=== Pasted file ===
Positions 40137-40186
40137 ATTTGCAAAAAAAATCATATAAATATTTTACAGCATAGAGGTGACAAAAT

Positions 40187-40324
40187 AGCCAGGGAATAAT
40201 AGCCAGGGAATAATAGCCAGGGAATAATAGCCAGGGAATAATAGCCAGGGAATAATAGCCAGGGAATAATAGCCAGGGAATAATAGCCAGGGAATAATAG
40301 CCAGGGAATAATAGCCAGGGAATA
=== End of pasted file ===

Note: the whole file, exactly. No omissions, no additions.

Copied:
Positions 40137-40186
40137 ATTTGCAAAAAAAATCATATAAATATTTTACAGCATAGAGGTGACAAAAT

Positions 40187-40324
40187 AGCCAGGGAATAAT
40201 AGCCAGGGAATAATAGCCAGGGAATAATAGCCAGGGAATAATAGCCAGGGAATAATAGCCAGGGAATAATAGCCAGGGAATAATAGCCAGGGAATAATAG
40301 CCAGGGAATAATAGCCAGGGAATA